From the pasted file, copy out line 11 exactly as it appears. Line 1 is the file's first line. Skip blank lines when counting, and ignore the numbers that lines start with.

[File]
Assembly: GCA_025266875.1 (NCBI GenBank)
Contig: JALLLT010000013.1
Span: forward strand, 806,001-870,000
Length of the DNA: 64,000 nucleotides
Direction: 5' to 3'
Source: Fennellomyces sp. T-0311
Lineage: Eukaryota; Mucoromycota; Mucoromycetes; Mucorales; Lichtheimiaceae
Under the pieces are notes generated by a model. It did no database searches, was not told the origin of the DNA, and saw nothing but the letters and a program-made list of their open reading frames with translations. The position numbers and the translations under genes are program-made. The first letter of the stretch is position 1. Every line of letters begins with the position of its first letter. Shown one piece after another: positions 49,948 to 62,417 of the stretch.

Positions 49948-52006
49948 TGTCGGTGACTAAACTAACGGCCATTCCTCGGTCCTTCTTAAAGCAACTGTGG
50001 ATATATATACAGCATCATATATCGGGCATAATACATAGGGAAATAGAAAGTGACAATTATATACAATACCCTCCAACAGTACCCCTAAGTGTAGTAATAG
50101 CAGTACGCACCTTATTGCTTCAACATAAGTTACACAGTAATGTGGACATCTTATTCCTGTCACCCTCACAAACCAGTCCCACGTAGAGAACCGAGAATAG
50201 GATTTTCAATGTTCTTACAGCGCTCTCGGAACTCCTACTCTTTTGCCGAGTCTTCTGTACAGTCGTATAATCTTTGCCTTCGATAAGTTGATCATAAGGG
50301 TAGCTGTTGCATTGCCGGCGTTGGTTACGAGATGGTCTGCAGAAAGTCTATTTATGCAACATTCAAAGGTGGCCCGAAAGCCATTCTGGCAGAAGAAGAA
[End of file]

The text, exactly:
50001 ATATATATACAGCATCATATATCGGGCATAATACATAGGGAAATAGAAAGTGACAATTATATACAATACCCTCCAACAGTACCCCTAAGTGTAGTAATAG